Monday, July 28, 2008

"The Return of British Avant Garde Fiction"

Once again, thanks to Chris Higgs, avant-garde expert, for pointing the way. He found and linked to this article by Lee Rourke in The Guardian about, well, you see the title of this post.

I'm fascinated and excited to see that Maurice Blanchot and Georges Bataille figure into the inspiration for this new wave of innovative British fiction. Blanchot blows my mind (I'm staggering my way through The Writing of the Disaster) and Bataille figures into my recent work in Phoebe and a little bit in a new thing forthcoming in Action Yes.

I'm certainly not claiming anything about myself except that I am interested to see that others are finding inspiration from these sources for their fiction, too.

Also linked by Chris: this interesting blog post by Johannes Göransson about "the avant-garde vs. the grotesque" with mention of Aase Berg's poetry and David Lynch's work.

2 comments:

Michael Kimball said...

Thanks for the link, Josh. Nice piece, but he does seem to be missing the fact that there are a bunch of UK publishers who have been publishing experimental fiction/difficult literary fiction/whatever you want to call it. Of course, that does point out the fact that somebody who would be predisposed to experimental fiction didn't know it was going on all around him.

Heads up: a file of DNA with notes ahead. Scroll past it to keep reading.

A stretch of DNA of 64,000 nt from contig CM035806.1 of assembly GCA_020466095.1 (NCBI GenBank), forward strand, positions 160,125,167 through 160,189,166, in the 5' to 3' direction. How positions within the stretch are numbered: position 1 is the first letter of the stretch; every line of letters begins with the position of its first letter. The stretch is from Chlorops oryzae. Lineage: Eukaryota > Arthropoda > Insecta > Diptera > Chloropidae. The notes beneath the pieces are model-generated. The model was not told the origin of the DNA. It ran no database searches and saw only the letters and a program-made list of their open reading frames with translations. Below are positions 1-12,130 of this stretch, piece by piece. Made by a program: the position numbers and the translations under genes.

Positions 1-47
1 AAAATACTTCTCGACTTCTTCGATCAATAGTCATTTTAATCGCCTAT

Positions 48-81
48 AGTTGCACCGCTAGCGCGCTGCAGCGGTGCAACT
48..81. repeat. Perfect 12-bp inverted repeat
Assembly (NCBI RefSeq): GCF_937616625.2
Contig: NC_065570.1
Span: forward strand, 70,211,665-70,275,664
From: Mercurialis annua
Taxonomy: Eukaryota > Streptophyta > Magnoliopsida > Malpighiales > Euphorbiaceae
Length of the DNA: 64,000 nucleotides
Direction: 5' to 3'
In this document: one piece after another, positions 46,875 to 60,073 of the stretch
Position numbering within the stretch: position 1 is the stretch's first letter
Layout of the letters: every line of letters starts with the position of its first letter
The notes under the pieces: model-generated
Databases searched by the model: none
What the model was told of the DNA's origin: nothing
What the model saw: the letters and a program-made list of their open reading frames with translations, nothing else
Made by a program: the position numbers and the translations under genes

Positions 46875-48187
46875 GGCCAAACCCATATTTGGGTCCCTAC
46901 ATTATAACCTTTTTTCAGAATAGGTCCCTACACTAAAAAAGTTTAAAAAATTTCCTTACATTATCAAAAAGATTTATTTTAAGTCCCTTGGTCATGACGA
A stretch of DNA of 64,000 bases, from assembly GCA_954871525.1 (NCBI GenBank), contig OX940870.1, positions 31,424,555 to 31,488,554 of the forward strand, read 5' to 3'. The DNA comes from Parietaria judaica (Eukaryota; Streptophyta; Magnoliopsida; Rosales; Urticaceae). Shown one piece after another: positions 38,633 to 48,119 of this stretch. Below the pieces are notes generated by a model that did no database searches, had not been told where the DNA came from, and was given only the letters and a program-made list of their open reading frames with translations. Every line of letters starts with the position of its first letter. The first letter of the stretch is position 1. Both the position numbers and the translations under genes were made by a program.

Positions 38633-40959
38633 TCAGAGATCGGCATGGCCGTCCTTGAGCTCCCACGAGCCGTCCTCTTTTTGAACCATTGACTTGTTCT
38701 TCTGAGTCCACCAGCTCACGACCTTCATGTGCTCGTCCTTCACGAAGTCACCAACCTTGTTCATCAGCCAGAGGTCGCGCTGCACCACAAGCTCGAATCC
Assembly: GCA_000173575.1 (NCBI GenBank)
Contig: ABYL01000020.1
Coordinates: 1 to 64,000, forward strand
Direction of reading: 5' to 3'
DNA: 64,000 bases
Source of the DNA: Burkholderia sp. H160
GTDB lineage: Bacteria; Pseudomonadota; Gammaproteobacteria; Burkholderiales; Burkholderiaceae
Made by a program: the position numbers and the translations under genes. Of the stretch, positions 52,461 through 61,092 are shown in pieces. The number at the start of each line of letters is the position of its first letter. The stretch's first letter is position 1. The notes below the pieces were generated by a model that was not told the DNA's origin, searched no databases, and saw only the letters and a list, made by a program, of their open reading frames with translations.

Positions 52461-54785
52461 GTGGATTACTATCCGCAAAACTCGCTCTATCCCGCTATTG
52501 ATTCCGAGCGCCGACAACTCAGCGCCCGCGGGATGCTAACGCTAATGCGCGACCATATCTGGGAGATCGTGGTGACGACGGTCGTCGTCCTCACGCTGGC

Josh Maday said...

Yeah, I thought it was interesting, too. Which UK publishers of innovative fiction are you thinking of? You make a good point, though, that it's not like experimental/innovative/etc fiction just stopped and has sprung from the earth again.

The term "experimental" really seems to get reaction from people: usually getting euphoric chemicals pumping or bile churning. You know, the usual where experimental is equated with aimlessness/shock/weirdness/opacity for its own sake. Sure, that goes on in some cases, but that is not even close to describing all innovative writing. (I'm not trying to convince you of anything here, Michael; I'm mostly just following my train of thought, which I should probably just do in a new post).

After reading Johannes Göransson's blog lately, here seems to be a huge rift (at least in academia) between "the traditional" and "the innovative/experimental", whether it's poetry or fiction. I guess I already knew that, but still. Mark Halliday's recent 21-page deconstruction of Joshua Clover's The Totality for Kids in the new issue of Pleiades seems to have aggravated things a little more. The issue of aesthetic "teams" in the hothouse of academia certainly does not affect me, but it's still very interesting to see people talking about it more. It seems ridiculous to want to throw out experimental writing because some of it is crap; the same goes for traditional forms/subjects, too. But there is a lot of good writing coming from both "teams" too. I don't know. I'm definitely not speaking out of knowledge here. But that's what I think at this moment.